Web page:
The Jeff Buckley album Chris Cornell helped to release
(Credit: Far Out / Teresa Sedó / Roy Tee / Laura Rivera)


The Jeff Buckley album Chris Cornell helped to release

    Naturally, the musical world is full of convergences. In fact, you could go as far as saying that these meetings are actually one of the fundamental driving forces behind the music industry as a whole. Whether that be band members meeting each other and then going on to form a legendary group, artists meeting iconic managers or journalists and then securing success, or even different creatives coming together to collaborate – music is a complex web comprised of many of these sorts of meetings.

    In short, music as a discipline is an inherently personable one. Just think of the number of incredible partnerships it has given us over the years; Lennon/McCartney, Jagger/Richards and Plant/Page. The list is truly endless. The miraculous thing about the musical world is that its perennial mode of rubbing shoulders is actually both a blessing and a curse. 

    We have been given some of the most iconic pieces of music of all time, such as David Bowie and Nile Rodgers’ 1983 smash ‘Let’s Dance’ and also some downright terrible ones – does Metallica and Lou Reed’s 2011 offering, Lulu ring any bells? But then we get convergences that are a little bit outside of the norm. These are instances that happen in exceptional circumstances. There are innumerable tales of musicians from different bands becoming friends, but there aren’t many where one of them tragically passes away, and the friend helps the grieving mother out to release a posthumous album.

    Of course, given the headline, we’re talking about the friendship between two of the most iconic yet tragic musicians of all time: the late troubadour Jeff Buckley and Soundgarden’s late frontman, Chris Cornell. Buckley was one of the most unique and talented musicians to have ever graced the planet, and when he tragically drowned whilst swimming in the Mississippi river in 1997, his departure left a massive hole in the lives of audiences, friends and family.

    In an interview entitled ‘Mother preserving Jeff Buckley’s legacy’ published in NOW Magazine in 1998, Buckley’s mother, Mary Guibert, discussed how Buckley’s band and Chris Cornell had helped her to navigate the music industry and get the posthumous record, 1998’s Sketches for my Sweetheart the Drunk.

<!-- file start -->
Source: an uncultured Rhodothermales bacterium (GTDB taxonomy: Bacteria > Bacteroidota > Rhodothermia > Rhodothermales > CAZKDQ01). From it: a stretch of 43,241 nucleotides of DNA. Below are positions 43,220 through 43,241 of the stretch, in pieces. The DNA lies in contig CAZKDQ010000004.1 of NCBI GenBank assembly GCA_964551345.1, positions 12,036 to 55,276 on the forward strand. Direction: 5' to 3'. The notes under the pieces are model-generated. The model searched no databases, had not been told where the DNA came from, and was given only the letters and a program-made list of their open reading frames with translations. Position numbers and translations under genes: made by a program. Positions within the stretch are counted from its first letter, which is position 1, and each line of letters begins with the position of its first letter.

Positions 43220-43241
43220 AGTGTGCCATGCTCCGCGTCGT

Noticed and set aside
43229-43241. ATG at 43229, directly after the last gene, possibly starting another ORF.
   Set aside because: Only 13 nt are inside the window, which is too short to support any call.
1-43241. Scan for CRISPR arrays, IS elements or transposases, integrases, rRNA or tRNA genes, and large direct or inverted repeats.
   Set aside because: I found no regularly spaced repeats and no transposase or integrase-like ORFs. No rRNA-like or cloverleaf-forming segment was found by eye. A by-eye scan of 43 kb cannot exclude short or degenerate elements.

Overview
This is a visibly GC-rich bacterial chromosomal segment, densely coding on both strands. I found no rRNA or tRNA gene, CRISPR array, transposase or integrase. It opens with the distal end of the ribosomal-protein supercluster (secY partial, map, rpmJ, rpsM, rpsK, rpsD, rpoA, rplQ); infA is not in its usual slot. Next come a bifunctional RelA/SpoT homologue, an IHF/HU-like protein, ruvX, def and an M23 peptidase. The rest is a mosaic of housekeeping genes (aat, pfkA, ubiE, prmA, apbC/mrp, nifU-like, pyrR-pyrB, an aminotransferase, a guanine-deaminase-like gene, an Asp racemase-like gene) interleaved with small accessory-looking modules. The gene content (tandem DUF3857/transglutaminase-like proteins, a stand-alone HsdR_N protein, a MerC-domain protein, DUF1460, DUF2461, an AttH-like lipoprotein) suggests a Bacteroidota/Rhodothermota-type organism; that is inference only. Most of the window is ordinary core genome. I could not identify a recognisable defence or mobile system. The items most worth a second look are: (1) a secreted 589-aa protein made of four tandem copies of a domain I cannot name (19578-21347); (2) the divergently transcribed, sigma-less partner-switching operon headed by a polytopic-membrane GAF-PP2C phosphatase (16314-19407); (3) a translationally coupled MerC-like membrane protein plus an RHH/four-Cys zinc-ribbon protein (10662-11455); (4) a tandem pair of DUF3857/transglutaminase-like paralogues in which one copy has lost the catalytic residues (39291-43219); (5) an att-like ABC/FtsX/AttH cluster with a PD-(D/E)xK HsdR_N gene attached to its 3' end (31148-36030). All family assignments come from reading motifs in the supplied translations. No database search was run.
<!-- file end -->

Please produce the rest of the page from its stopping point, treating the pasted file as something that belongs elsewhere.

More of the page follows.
Of the unfinished songs that Buckley left behind, Mary said: “Jeff worked very, very hard to break through and write these songs. Much of the music was in no state to be revealed, so there are songs that no one has heard that may be suitable for other people to perform one day. But there was a point where I knew I just could not bury this music. I could not just keep it in my little apartment here. I had to have his voice heard and let the music speak for itself.”

    Guibert then said that Buckley’s guitarist, Michael Tighe, A&R man Michael Clouse and Chris Cornell formed a critical trifecta in getting the album made. “Jeff hated name-dropping,” Guibert says, “Which is why Chris’ involvement in the project has surprised some people. Few people knew they were friends.”

    She explained: “So everyone – the band, Chris – helped me to navigate the music business somewhat, and that was really important. They had impartial ears about what should and shouldn’t be released because, needless to say, my impartiality was shot.”

    Thank God for Chris Cornell. Not only was Sketches the last studio offering we’d get from Jeff Buckley, but it was also surprisingly excellent. In addition to Tighe and Clouse, co-producer Tom Verlaine of Television fame also needs some praise showered upon him for his excellent job at bringing the tracks to life.

    It’s a shame that Chris Cornell also passed away prematurely, but it is through many stories like this, where he showed a genuine kindness and his iconic music, that he will live on forever. 

    Listen to Sketches for my Sweetheart the Drunk in full below.


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